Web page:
22 Jul 2021
How are you going to prepare for a new world of hybrid working?
We’ve been working from home for over a year now, and with restrictions easing, many companies are planning to adopt a hybrid model of working for the long term.
The pandemic has changed the future of work, and though, legally, organisations can choose their own working practices now, we are far from back to normal. Many more businesses have discovered that remote working is not only possible; it can be just as productive and successful as the office and for some, an even more effective way to work. Indeed, the Office of National Statistics found that a whopping 85 per cent of employees want a hybrid approach from now on.
For most, adopting a hybrid working model long-term is a huge change to how companies have traditionally operated. But the cliché is true; with change comes opportunities. As we prepare for the next step, businesses need to be aware of the challenges to ensure they make the most of the opportunities.
What will hybrid working mean for your business? Are you ready for it?
The pandemic has presented us with a huge learning opportunity of how we can be truly flexible in our approach to working arrangements, empowering our colleagues to make choices tailored to their own needs and transforming the ways we work. Whether you’ve been implementing hybrid working throughout the pandemic, or this is a new move, transitioning to hybrid working for the long-term will be a big step for your business.
What are the challenges?
Not all employees will feel the same about returning to the office, even if it is only part-time, with 55.2 per cent of UK professionals feeling anxious about returning to the workplace. It is a big shift, and every employee will have experienced the pandemic differently; many may have experienced grief or mental health struggles in the last year or be nervous about COVID safety in the office.
There’s been a huge and welcome focus on mental health over the last 12 months, but the work doesn’t end there. Managing the health and well-being of a hybrid workforce will be a new challenge for many businesses. It is generally much easier for managers to pick up on mental health struggles in person, so new frameworks and processes will need to be put in place to support a virtual workforce.
Managers must also be aware of potential signs of stress or anxiety and the implications of hybrid working and equipped to have the appropriate conversations. There are also the legal obligations to consider: how to ensure the safety and wellbeing of employees, particularly if they are working remotely more often. Focusing on building effective communication will be key to a smooth transition and making sure all team members feel supported.
And it’s not just employees who need support; clients will also have new expectations and changing requirements, as they too will have dealt with the impact of the pandemic on their own business. Or they may be looking to you for “normal”. You may find you need to put new measures in place to ensure a safe working environment. Without any clear government guidance, businesses will have to find their own ways of discovering what works best for them.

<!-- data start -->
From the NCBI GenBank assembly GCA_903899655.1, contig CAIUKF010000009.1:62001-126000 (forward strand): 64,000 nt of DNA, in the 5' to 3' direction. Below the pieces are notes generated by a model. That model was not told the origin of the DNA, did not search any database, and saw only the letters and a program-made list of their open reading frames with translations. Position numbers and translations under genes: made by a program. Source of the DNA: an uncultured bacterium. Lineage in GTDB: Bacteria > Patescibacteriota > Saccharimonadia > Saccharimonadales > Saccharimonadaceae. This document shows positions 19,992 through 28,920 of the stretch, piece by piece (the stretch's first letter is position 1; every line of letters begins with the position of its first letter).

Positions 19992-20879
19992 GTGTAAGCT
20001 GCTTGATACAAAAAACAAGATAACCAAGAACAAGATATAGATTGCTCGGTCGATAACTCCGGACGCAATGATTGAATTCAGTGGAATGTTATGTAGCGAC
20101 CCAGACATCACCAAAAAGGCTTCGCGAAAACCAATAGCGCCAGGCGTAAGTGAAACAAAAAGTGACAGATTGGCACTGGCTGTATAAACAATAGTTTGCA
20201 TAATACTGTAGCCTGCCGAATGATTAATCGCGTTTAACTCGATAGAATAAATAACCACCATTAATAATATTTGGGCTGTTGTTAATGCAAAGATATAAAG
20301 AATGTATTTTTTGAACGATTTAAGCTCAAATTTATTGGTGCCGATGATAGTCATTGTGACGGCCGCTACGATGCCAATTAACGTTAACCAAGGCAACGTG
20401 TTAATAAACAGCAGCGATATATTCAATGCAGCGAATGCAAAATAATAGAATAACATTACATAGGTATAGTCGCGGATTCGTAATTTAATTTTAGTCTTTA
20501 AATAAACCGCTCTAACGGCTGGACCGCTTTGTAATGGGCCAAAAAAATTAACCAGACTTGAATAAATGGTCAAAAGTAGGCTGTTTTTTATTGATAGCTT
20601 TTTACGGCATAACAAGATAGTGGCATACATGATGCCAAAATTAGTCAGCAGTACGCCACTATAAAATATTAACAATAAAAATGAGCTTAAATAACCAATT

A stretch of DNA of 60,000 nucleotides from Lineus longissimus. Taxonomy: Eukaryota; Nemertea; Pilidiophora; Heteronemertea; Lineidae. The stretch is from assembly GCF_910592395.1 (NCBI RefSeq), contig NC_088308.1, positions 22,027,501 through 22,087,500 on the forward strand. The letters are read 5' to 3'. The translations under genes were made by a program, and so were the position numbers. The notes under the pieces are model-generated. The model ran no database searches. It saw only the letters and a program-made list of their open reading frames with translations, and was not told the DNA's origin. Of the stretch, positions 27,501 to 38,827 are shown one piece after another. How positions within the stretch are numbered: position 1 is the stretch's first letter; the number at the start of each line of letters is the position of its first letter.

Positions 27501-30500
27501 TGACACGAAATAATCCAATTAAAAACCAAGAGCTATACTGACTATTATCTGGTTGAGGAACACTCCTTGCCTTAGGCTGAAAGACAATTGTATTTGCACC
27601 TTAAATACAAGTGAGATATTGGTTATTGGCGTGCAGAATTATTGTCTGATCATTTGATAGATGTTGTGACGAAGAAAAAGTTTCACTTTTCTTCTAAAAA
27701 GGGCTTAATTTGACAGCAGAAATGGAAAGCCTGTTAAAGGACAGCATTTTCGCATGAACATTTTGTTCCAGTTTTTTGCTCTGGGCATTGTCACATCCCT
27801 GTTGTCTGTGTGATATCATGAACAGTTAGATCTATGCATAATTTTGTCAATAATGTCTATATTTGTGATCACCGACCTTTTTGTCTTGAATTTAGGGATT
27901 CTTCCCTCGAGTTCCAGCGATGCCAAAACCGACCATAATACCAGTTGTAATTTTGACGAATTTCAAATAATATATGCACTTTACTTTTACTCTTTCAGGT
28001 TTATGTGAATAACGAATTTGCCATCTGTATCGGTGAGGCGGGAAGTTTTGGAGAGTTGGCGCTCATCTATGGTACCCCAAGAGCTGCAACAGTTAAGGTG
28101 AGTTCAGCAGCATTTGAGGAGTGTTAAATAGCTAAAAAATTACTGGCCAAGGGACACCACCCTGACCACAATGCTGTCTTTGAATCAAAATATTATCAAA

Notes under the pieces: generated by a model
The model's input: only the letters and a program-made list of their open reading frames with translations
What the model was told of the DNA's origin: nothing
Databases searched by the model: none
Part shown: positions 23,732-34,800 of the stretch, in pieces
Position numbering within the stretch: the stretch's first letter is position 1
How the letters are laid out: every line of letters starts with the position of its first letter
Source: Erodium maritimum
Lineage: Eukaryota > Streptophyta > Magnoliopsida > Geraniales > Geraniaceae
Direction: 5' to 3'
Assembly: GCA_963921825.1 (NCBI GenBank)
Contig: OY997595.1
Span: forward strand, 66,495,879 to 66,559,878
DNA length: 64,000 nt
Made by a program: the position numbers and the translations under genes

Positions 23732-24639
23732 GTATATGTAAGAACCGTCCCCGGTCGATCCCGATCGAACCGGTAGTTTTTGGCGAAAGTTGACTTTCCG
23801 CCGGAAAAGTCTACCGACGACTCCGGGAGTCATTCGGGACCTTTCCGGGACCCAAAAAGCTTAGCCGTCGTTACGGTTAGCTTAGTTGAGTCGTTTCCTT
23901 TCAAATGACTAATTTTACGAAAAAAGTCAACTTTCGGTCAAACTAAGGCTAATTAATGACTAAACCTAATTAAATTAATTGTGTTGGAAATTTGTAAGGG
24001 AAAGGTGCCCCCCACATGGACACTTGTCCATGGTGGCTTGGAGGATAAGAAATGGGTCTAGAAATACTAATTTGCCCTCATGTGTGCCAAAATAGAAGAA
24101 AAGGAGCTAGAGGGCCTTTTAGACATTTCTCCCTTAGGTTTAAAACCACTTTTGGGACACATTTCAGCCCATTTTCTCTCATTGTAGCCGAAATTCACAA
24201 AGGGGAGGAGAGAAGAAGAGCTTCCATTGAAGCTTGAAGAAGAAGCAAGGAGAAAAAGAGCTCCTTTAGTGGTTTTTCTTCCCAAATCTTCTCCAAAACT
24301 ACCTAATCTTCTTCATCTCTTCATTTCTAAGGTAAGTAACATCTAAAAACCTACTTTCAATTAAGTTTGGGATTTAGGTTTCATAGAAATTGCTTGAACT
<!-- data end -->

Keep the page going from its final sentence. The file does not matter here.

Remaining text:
There may be a cost to ensure that employees have the right equipment to work effectively from home – and that it functions properly! IT can be transformational in how we perform our work but if it isn’t working well, don’t underestimate the impact it can have on your teams and also the impression it can make on new joiners.
What are the opportunities?
Introducing hybrid working has the potential to transformation your employees’ working experience, providing them with a better or more manageable balance with life outside of work. Not only is commuting bad for the environment, but it also takes a large chunk out of the day. Hybrid working reduces commuting and gives your team more autonomy over their time and flexibility to balance their lives – there is also a cost saving, often a significant one!
Introducing hybrid working will also put your company in a better position for talent attraction. Employees’ expectations have changed, and many now expect more flexibility. With hybrid working, you will now be able to attract a wider talent pool and open your company up to a more diverse workforce.
The last year has shown us all the potential of digital technology, and now is the time to embrace the opportunities it may bring for your company. Technology has the potential to improve innovation and creativity, benefiting both companies and clients – it is also another way of attracting great talent into the business,
How will this impact culture and leadership?
These new ways of working may demand a different style of leadership, that doesn’t rely on presenteeism. Are your leaders equipped for the new world? Are you talking to them about what hybrid working means for them and how they will learn to navigate and lead their teams?
When it comes to office culture, don’t assume it will bounce back to be the same as before. Not everyone will be in the office at the same time, so going forward, organisations will need to work harder at creating and maintaining a culture focused on values and inclusivity. Continuing to review engagement of your teams is critical, to highlight areas for improvement but also to celebrate what is working well.
Making inclusivity a priority in your company culture goes further than monthly catchups; it needs to be a series of continued conversations that keeps evolving, leadership from the top of the organisation, a continual learning cycle but importantly, it is a team effort and, now more than ever, everyone needs to take their part in creating a great place to work.